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Affordable housing could come to Bradford church parking lot

“I believe in a hand-up, but I don’t want it to be a lifetime hand-out," says councillor while questioning the proposal
Line 9 Church
Bradford Community Church has trailers set up on their lot

With the construction of a new 50-unit affordable housing complex on the horizon in Bradford West Gwillimbury, councillors will be considering a less costly alternative in the near future.

WOW Living is looking to place four winterized trailers on the property of Bradford Community Church to act as affordable housing units. Associated costs with the entire project are estimated at $500,000, which is approximately the cost per unit to construct the complex at Simoce Road and Marshview Boulevard.

WOW Living’s Executive Director Jodi Greenstreet was in front of council at a public meeting July 19 to request a temporary zoning bylaw amendment to allow for the project to move forward. The church, located at 2465 Line 9, is currently zoned for institutional use. While that zoning is broad, it does not currently allow for temporary rental units to be placed on site.

Still, it temporarily housed displaced residents of 114 Holland St. W., following the March 2021 fire. The church offered to house families in Fifth Wheel trailers. As the year progressed though, and permanent housing had not been secured, thoughts of winterizing trailers on the property began to take shape.

Even before the fire, Greenstreet had become more acutely aware of the hardships faced by many in our community, especially those who are on Ontario Works (OW) or the Ontario Disability Support Program (ODSP). The amount of money those on social assistance receive each month isn’t enough to adequately provide housing in nearly every municipality in the province, including Bradford West Gwillimbury.

For housing to be truly affordable, Greenstreet told councillors, rent must be within the shelter portion of their OW or ODSP, roughly $400-$500 for a single person or $800 for a couple, plus utilities.

It’s a proposal many councillors, including Coun. Mark Contois, are eager to at least pilot.

“We have to do something as a community; we can’t just stand idle and do nothing,” he said while lamenting projects such as this aren’t typically available to receive funding from the federal or provincial government. “I think maybe the province needs to evolve as well and look at new innovative ideas that are reasonable for municipalities to implement…. It’s temporary; it’s a pilot program; I would love to see if it works.”

Coun. Jonathan Scott echoed those sentiments.

“The worst case scenario is that if we approve this, people get housing for three years,” he said.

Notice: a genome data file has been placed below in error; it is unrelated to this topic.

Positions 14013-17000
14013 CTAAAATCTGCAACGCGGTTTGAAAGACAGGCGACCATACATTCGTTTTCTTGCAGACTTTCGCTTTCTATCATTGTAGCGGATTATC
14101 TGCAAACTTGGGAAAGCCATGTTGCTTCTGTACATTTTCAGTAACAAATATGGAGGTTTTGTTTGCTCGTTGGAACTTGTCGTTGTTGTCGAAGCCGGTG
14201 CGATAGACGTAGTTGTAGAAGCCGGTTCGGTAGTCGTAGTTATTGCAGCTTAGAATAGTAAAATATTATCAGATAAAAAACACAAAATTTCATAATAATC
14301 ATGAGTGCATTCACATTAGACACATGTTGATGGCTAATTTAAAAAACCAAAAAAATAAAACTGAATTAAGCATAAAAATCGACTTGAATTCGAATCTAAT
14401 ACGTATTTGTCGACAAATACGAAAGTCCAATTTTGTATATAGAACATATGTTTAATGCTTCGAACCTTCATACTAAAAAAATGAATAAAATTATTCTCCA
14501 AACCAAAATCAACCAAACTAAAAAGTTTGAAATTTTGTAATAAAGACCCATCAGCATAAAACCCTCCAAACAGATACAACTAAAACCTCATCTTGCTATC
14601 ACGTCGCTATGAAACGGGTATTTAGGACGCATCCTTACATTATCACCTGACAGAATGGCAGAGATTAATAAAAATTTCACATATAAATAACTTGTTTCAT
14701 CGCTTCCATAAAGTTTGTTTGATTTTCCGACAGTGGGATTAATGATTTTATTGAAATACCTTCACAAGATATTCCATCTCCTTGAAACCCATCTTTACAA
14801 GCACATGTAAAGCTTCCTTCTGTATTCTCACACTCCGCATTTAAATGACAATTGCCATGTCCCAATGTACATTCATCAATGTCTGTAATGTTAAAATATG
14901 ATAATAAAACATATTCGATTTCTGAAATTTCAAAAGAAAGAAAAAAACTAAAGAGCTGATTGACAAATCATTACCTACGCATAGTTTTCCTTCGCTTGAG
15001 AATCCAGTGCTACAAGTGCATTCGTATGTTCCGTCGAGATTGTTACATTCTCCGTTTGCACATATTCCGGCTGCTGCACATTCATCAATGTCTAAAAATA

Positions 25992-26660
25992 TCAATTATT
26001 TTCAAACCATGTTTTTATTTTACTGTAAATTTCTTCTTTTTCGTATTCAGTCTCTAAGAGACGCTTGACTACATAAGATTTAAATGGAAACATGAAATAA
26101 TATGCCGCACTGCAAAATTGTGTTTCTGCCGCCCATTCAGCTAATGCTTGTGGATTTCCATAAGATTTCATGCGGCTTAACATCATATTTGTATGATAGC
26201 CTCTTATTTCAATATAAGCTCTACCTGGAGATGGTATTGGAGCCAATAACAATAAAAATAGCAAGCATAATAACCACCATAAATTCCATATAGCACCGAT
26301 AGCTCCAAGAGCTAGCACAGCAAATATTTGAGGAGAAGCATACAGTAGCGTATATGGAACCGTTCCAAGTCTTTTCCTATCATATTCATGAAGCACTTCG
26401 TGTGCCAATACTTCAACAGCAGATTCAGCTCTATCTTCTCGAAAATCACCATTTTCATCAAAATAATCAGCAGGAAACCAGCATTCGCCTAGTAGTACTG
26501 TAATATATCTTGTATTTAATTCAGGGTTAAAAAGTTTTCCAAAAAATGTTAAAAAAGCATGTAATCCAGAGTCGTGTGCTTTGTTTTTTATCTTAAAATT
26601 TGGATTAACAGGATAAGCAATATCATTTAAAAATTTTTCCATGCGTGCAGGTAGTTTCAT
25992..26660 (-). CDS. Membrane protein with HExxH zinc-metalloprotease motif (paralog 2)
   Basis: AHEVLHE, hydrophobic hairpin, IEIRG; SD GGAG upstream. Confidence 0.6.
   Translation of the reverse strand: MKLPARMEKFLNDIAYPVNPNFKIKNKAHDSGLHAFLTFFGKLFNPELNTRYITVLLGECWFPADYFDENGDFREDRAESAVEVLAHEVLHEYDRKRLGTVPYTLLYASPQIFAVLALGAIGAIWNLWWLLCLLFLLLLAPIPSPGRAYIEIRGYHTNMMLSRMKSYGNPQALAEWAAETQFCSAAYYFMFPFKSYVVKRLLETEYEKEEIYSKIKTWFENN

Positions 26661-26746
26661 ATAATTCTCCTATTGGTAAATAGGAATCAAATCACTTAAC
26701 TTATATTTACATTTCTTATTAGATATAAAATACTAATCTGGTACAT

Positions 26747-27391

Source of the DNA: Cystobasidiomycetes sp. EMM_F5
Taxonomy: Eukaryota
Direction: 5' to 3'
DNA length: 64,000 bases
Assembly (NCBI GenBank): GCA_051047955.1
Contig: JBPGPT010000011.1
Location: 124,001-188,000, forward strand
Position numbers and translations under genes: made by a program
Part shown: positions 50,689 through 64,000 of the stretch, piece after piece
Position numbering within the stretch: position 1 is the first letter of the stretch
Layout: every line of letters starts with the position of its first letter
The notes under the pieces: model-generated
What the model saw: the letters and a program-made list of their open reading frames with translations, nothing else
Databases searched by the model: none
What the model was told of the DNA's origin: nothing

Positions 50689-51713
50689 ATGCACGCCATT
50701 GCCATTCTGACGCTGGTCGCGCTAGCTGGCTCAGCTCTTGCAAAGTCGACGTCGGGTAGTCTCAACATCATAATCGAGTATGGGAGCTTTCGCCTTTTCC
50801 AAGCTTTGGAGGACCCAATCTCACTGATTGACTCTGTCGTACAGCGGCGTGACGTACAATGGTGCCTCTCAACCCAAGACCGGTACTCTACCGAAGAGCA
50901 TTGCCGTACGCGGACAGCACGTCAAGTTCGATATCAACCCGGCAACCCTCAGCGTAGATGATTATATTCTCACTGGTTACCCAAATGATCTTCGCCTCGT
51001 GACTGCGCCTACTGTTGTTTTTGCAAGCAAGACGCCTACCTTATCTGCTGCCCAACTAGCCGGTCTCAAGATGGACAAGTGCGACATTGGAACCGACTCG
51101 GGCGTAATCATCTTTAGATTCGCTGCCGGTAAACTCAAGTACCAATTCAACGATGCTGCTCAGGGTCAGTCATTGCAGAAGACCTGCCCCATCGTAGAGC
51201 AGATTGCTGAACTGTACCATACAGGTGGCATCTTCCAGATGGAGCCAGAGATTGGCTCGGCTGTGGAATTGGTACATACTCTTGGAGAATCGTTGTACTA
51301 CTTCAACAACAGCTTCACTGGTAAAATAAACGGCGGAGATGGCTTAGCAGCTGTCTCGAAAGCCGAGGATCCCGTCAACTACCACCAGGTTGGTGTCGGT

Coun. Gary Lamb apologized to his colleagues for being more “pragmatic” when it came to the proposal.

Lamb sees a different set of worst-case scenarios than Scott, including concerns with the potential for pop-up trailer parks where other residents or organizations with vacant land in town could turn their excess space into a for-profit endeavour, or that the church could not be paying tax for the town services used by these trailers, where other landowners would.

He wondered further if it was even the town’s place to be putting such a development together, given that social services are the purview of the upper tiers of government and that the town’s focus is much more on keeping the streets clean and snow ploughed.

“It’s not an anti-poverty thing or anything like that,” Lamb said. “I believe in a hand-up, but I don’t want it to be a lifetime hand-out.”

Coun. Ron Orr was concerned about the location of the church, situated away from urban amenities. That many residents wouldn’t have vehicles shouldn’t be seen as a deterrent, Greenstreet suggested.

“I think some of our middle-class mindset gets in the way,” she said. “If I had to take public transit or I had to walk from the church to No Frills, I am such a suck. (For) these people, it is not a problem and they are quite happy to have a safe home.”

Prior to the meeting, councillors each received a letter in opposition to the proposal, signed by 14 residents of Grandview Crescent, the housing development to the east of the church along Line 9. That correspondence shared Orr’s concerns about the location, not only in terms of access and safety but also due to a lack of compatibility with the area, as the trailers would not conform to the character of the surrounding homes and would face potential safety issues from the nearby industrial facilities.

Greenstreet has heard some of these concerns previously, as her family built the first garden suite in Bradford West Gwillimbury to house her mother.

“I understand the Grandview neighbours and their concerns; our own neighbours had concerns, and we have great neighbours,” Greenstreet said. “You picture trailer trash – let’s just be real. We are dedicated to making these look uniform… and make it look beautiful.”

Mayor Rob Keffer wondered how the church’s congregation felt about the proposal. A 10-year lease was signed with the church for $2 per year following a unanimous vote of support from the parishioners, Greenstreet said.  

Council’s decision on the matter will come following a staff report, to be delivered at a future meeting.